Bowes-Lyon Rose Garden
Royal Horticultural Society.
The Ten Best Rose Gardens. Roses are soon to be in full bloom in gardens across Britain. Here are 10 outstanding RHS Gardens and Partner Gardens where you can see roses at their very best this summer.
RHS Gardens and shows
Celebrating its first anniversary this summer, the Bowes-Lyon Rose Garden creates a memorable summer spectacle with more than 4,000 roses interplanted with 5,000 herbaceous plants. Designed to demonstrate the full range of rose types available to modern gardeners, from true old roses, English roses and floribundas (cluster-flowered) through to rose species that are rarely seen in a garden setting, this garden boasts more than 150 cultivars. The colour scheme, of hot to cool and back again, creates a visual impact that complements perfectly the impressive range of scents.
More than 2,000 roses from nearly 200 cultivars are found within Rosemoor’s two rose gardens that make up part of the formal, hedged gardens in the 65 acre estate. The Queen Mother’s Rose Garden bursts with more than 60 modern cultivars of hybrid tea (large-flowered) and floribunda roses, with a mix of climbers to clothe the central arbour, arches and obelisks, while the Shrub Rose Garden mixes 130 old-fashioned and traditional selections. Visit Rosemoor for Rose Weekend, 23 – 24 June.
The Modern Rose Garden at Hyde Hall reaches its full glory in June when the roses erupt into a wonderful display of colour and fill the air with a heady fragrance. The area, bounded by yew and box hedges, is planted in a formal style with a range of colours from deep, velvety red through oranges and yellows to pale creams and crisp, clear whites. Obelisks add height and structure for climbing roses and late-flowering clematis.
RHS Hampton Court Palace Flower Show, Surrey
From 3-8 July, the RHS Hampton Court Palace Flower Show will bring together some of the UK’s best rose growers in the ‘Romance and Roses’ marquee. Bursting with blooms to buy at the peak of perfection, the marquee will also be home to the rose nurseries’ new roses for 2012, alongside floral interpretations of some of the great love stories of myth and literature, such as Beauty and the Beast, Romeo and Juliet, and Lancelot and Guinevere.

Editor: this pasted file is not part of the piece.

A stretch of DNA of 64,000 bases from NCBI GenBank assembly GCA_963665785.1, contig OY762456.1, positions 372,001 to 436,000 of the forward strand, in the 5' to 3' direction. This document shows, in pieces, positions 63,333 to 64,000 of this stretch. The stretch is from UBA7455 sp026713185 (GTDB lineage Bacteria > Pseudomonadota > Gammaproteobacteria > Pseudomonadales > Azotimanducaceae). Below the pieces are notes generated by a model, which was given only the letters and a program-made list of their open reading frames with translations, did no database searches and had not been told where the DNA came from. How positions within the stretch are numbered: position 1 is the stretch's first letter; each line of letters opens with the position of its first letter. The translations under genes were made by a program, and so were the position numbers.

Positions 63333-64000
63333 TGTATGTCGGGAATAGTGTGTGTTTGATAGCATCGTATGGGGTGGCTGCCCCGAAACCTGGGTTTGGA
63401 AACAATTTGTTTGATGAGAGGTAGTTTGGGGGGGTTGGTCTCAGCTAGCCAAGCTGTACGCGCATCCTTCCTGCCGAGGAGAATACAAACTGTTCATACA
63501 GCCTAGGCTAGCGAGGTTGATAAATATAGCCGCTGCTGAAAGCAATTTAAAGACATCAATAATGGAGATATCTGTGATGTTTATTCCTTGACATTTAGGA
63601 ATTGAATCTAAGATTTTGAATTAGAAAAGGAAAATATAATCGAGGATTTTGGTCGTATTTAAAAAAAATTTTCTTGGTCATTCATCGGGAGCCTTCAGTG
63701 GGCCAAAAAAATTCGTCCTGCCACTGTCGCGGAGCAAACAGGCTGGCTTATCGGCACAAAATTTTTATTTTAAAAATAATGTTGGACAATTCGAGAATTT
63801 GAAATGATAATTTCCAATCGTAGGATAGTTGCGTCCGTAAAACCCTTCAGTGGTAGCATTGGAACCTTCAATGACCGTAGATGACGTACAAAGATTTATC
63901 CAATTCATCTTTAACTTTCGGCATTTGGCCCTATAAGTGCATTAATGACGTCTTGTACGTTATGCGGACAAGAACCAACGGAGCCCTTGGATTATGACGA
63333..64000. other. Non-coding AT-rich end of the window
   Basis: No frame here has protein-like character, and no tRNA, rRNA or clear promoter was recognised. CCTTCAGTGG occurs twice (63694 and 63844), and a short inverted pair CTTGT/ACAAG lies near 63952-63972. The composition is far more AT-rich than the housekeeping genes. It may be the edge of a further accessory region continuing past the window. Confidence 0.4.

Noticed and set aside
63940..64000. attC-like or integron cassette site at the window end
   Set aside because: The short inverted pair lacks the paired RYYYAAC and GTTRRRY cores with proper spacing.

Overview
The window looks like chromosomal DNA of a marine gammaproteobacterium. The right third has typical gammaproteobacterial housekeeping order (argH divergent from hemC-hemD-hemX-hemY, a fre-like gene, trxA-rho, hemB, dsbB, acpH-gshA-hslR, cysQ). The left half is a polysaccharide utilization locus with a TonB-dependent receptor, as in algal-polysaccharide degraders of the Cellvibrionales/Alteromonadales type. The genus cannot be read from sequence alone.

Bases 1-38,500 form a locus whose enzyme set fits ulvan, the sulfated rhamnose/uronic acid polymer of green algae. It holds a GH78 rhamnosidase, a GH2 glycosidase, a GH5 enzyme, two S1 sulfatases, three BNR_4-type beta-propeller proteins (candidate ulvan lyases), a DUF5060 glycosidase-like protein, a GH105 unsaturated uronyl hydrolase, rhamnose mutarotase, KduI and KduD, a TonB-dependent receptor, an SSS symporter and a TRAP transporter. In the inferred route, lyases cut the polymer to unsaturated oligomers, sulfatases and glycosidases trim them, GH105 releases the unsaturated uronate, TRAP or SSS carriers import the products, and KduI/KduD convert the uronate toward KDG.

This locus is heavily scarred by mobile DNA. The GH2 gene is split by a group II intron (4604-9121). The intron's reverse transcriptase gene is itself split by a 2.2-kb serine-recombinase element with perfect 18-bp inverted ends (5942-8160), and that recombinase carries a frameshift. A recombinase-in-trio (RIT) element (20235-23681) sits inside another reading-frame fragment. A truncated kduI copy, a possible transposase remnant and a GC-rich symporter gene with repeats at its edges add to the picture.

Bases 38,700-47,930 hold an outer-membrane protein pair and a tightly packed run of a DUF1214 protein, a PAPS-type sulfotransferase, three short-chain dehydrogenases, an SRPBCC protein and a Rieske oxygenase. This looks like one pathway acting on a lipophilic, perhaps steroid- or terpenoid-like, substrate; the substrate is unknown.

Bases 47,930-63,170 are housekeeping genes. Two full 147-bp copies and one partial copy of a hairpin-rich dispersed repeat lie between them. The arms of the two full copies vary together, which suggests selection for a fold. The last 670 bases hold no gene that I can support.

RHS Partner Gardens
The rose garden at Houghton Hall is divided into two contrasting areas: one stately and formal, the other in a looser style. The outer garden has an informal, cottage style, and the roses are interplanted with Philadelphus, rosemary, peonies and euphorbias. It is a mass of colour, perfume and variety, and a great place to see how roses can look when grown alongside many other kinds of plants.
Staging its Rose Festival from 22 June to 7 July, Cambo Gardens has a collection of more than 100 climbing and rambling roses, particularly in the Walled Garden and Woodland Garden. See ramblers such as Rosa ‘Paul’s Himalayan Musk’ and R. ‘Wedding Day’ growing up trees, through shrubs and hedges, on ropes, walls, trellises and pergolas.
The four acre, walled rose garden in the grounds of Hever Castle boasts formal beds, densely planted with more than 3,000 roses. Each bed contains just one cultivar, creating impressive blocks of colour and scent. Seek out cerise Rosa Buxom Beauty (‘Korbilant’) and Rosa Champagne Cocktail (‘Horflash’).
The Rose Labyrinth within the historic Walled Garden at Coughton Court is undoubtedly the jewel in the garden’s crown. More than 200 different selections of shrub, climbing and rambling roses are grown, along with a wide range of herbaceous underplanting, such as geraniums, violets and achilleas. Rose cultivars include Damasks, Albas and Noisettes as well as many other old-fashioned English roses.
The garden at Millgate House in Richmond, North Yorkshire, shows just how versatile roses can be. There are more than 70 rose cultivars throughout the compact town garden: clambering up stone walls, trained as standards, and grown as shrubs in herbaceous beds. Especially spectacular displays come from lemon-yellow Rosa helenae and Rosa ‘Maigold’, which is draped along a cast-iron balcony, making the most of limited space.
The classical rose garden at Nymans shows that it is possible to have beautiful roses without using pesticides. Each week, from leaf burst to October, the plants are sprayed with an organic solution of milk, garlic, seaweed or compost tea to keep major pest and disease populations at bay.
RHS members can visit each of these RHS Partner Gardens free in June.
Details of all our roses are available on our web site.
Over 1000 varieties to choose from.